I. Living Organisms as Goal-Directed and Conditional
The first and most obvious thing to note about humans is that we are a kind of living organism. Like all living organisms, then, we must pursue certain ends in order to remain in existence. Life is not a random or inert state, but a complicated and often very delicate process, requiring certain preconditions for continuation.
Inanimate objects, by way of contrast, do not require for their continued existence any particular course of action. All that is required for the continued existence of, say, a rock is that it be left alone.
It is possible to become confused here, I think, by confusing life as a process with the physical entity which is alive. There is a sense in which humans, plants, rocks are all identical with respect to continued existence. Each of these could go out of existence in a very hot fire, as physical entities. But the human and the plant can go out of existence _qua_ human or plant (as against 'pile of rotting organic matter') in a relatively easy manner. The key point has been stated compactly by Den Uyl and Rasmussen as follows: "Death, a living thing not-being, does not require any actions for its maintenance."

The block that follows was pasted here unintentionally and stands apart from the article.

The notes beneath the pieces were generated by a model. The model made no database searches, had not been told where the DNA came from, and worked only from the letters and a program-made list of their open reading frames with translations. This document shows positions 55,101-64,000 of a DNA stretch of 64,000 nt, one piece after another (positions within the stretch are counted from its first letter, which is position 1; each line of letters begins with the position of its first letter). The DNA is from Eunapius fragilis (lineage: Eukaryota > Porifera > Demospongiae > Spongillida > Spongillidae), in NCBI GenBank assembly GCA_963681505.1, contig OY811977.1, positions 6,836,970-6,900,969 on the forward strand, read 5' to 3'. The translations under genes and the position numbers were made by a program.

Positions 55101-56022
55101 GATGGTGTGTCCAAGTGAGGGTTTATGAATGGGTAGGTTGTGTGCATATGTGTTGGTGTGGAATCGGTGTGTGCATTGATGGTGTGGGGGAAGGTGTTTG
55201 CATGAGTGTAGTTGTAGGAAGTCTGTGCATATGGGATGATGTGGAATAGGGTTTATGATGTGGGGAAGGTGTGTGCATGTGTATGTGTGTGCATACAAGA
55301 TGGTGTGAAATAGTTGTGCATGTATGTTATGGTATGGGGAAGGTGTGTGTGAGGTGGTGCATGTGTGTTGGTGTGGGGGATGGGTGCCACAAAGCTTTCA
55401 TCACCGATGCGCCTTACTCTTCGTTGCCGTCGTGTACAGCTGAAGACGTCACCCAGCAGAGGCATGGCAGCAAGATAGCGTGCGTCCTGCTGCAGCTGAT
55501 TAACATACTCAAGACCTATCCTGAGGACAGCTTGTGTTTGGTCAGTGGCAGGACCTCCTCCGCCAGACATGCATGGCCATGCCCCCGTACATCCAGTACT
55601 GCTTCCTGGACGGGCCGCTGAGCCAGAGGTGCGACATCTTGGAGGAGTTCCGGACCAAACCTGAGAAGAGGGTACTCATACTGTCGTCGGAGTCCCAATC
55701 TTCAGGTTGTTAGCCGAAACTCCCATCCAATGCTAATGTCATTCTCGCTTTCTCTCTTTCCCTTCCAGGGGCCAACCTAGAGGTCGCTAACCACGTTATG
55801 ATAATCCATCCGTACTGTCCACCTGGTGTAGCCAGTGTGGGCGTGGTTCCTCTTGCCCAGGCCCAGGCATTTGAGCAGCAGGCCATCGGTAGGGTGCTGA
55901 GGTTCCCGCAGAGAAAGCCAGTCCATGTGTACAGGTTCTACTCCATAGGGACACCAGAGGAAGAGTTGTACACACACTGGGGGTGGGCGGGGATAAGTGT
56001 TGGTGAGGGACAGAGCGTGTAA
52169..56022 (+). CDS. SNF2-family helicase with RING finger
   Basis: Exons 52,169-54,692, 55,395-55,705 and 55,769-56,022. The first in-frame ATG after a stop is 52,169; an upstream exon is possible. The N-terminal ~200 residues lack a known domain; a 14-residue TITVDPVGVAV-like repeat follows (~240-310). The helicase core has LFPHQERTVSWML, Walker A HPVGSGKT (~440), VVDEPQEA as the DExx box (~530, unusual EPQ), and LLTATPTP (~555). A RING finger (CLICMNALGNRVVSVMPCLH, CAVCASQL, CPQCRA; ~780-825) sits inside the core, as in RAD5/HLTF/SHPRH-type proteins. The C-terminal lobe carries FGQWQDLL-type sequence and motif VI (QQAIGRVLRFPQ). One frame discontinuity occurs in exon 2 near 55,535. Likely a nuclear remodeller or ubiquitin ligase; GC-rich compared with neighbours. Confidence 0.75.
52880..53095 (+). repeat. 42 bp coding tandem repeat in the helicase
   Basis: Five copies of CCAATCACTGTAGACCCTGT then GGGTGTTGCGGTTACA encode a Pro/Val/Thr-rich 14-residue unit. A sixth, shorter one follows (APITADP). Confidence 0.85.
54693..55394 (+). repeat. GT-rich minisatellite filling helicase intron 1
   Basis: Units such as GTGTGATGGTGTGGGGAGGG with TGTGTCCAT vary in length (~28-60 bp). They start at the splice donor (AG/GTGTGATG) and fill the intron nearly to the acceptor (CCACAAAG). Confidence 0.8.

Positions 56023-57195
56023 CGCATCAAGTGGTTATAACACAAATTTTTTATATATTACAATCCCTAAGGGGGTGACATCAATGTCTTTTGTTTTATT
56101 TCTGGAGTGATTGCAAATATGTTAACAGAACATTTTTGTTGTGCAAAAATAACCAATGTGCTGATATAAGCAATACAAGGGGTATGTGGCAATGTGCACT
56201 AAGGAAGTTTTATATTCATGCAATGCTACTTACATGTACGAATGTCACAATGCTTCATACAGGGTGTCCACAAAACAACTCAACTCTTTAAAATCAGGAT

Peikoff treats briefly a kind of Materialism which would attempt to 'reduce' life to 'nothing but a type of inanimate mechanism, like a highly complex robot'. His point is that an understanding and explanation of biological phenomena can not be used to deny the _existence_ of those biological phenomena. Binswanger makes the same point in reference to the distinction between vegetative goal-directed action and efficient causation: "In general, the reduction of one field to a more basic one does not imply the desirability or even the possibility of dispensing with the derivative field. Reducibility does not imply eliminability. The reduction of chemistry to physics, for example, has not meant the demise of chemistry, nor of its specific concepts, such as 'valence', 'gas', and 'acid'."  Similarly, the reduction of biology (and the conditional nature of life) to chemistry (and elements whose existence is, in the relevant sense, unconditional) does not imply the desirability or the possibility of eliminating or ignoring biological concepts such as 'life' and 'death'.